Wednesday, March 26, 2014

China's 2nd-child policy hurts female job application


2nd-child policy hurts female job application
The photo taken on Mar 5 in Fuzhou, Fujian Province, shows women are looking for opportunities at a job fair. The second-child policy may make it harder for married women to find a job.[Photo/]
China has loosened its family planning policy by allowing couples to have a second child if either parent is an only child. Unfortunately, the policy has resulted in discrimination against some married women who are looking for jobs or are already employed, according to the Xinhua News agency.
Xia Fang, a Changsha local who gave birth to her first child 10 months ago, said that during job interviews she is always asked if she is an only child or if she plans to have a second child.
"I don't plan to have a second child. But when potential employers learn that my first child is a girl, they think I'm likely to have another baby," said Xia.
Before the second-child policy was introduced, married women with children and work experience had an advantage in the job market, but now they are being confronted with gender discrimination again, Xia added.
Female employees of child-bearing age are being affected, as well. A white collar worker surnamed Liu said she was passed over for a promotion that went to a young man, because her boss thought she might plan to have a second child.
"Women have to work harder to be given equal status in the workplace. And many face pressure from their families to have second children, which can affect their career prospects," Liu said.
"Companies can predict the cost of a female employee's maternity leave when they're allowed to give birth to only one child," said Li Bin, a professor of sociology at Zhongnan University. "But some middle and small-sized companies can't bear the costs of two leaves in a few years."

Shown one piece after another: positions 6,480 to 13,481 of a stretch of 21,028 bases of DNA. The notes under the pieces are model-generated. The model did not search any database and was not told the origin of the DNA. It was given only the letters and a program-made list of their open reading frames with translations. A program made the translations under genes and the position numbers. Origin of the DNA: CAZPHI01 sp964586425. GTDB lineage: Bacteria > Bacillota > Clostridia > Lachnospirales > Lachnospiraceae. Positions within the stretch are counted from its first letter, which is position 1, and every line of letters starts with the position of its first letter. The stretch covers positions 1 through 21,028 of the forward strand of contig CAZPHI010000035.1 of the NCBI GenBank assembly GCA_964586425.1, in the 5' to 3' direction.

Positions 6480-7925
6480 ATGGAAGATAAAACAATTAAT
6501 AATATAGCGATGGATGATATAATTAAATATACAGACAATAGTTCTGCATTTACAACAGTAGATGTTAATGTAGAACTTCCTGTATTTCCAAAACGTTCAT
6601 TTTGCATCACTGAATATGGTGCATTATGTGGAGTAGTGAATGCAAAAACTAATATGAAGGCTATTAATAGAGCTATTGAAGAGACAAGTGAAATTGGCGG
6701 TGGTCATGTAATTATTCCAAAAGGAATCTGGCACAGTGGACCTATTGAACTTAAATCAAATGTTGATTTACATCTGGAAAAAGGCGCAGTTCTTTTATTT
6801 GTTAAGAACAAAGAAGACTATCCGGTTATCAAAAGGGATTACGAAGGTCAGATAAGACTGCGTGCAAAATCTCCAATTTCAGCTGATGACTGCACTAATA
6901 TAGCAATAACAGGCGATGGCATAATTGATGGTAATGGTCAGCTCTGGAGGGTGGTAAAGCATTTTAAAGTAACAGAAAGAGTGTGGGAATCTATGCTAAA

Ms. Wang, an HR manager at a company, said the second-child policy revealed the disadvantages of female employees in the workplace, while giving male workers more advantage. "With two children, men suffer more life pressure, but that will motivate them to work harder."
"Giving birth to children is a social responsibility that should not be shouldered by women alone," said Li Bin.
China has yet to release specific laws on gender discrimination in the workplace.
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Sunday, March 2, 2014

Chinese Employers Discriminate Against Women Planning to Have Two Children

Late last year, China’s central government announced reforms to the controversial one-child policy—in particular, approving a resolution that would allow couples to have two children if at least one of the parents was an only child. But the change didn’t go into effect instantly; implementation is controlled locally. On Tuesday,Shanghai’s government approved measures to enact the so-called two-child policy, effective March 1. Shanghai is the seventh region in China to adopt guidelines for reforming, not abolishing, the country’s sprawling population-control bureaucracy.
To some extent, the number of children couples can have—and when they can have them—will vary by city. Shanghai’s policies are more liberal than Beijing’s, where new guidelines took hold last Friday. Shanghai parents qualified to have two children can do so regardless of their own ages or the time between births. But Beijing parents with one child must wait until the mother turns 28, or the first child turns 4, before having a second child, as independent newsmagazine Caijingreported.
China’s relaxed birth-control policies also bring unexpected consequences. According to state-run Global Times, some female job applicants are already facing increased hiring discrimination as potential employers appear reluctant to pay for two maternity leaves. “An interviewer asked me if I was going to have two children, and I did not know how to answer,” one young woman in Zhejiang province told the newspaper. “Having children is also making a contribution to society, but they [potential employers] treat us like enemies, which is so unfair.”